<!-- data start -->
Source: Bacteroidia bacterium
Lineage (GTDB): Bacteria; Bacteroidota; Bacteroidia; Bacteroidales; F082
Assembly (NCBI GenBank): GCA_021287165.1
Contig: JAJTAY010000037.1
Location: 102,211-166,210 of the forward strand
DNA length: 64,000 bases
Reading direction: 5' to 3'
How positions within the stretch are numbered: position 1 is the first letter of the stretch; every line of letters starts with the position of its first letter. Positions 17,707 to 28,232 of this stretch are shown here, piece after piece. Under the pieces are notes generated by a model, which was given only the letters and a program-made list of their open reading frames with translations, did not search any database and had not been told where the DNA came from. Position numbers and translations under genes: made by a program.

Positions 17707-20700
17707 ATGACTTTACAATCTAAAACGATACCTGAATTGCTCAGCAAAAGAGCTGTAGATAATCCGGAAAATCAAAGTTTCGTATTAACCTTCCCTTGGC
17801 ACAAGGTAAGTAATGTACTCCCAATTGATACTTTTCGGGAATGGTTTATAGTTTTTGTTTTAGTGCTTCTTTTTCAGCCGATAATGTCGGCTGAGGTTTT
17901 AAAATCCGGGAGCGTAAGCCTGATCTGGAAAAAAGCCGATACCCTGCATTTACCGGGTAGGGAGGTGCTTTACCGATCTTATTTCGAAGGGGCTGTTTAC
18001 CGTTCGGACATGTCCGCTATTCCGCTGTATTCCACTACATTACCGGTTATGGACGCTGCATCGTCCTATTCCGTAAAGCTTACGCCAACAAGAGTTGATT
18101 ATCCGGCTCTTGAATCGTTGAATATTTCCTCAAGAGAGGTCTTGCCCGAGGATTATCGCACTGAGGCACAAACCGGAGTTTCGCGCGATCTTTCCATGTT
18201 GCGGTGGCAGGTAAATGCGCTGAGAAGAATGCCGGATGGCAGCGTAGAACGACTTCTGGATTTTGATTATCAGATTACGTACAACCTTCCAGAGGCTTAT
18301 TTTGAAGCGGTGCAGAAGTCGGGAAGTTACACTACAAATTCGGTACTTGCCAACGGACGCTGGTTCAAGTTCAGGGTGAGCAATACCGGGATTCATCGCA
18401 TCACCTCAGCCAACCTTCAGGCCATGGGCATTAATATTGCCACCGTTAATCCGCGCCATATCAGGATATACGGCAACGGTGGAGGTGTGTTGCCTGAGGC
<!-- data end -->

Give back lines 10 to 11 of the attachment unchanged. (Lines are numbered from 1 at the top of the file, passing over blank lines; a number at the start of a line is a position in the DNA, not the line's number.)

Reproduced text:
17707 ATGACTTTACAATCTAAAACGATACCTGAATTGCTCAGCAAAAGAGCTGTAGATAATCCGGAAAATCAAAGTTTCGTATTAACCTTCCCTTGGC
17801 ACAAGGTAAGTAATGTACTCCCAATTGATACTTTTCGGGAATGGTTTATAGTTTTTGTTTTAGTGCTTCTTTTTCAGCCGATAATGTCGGCTGAGGTTTT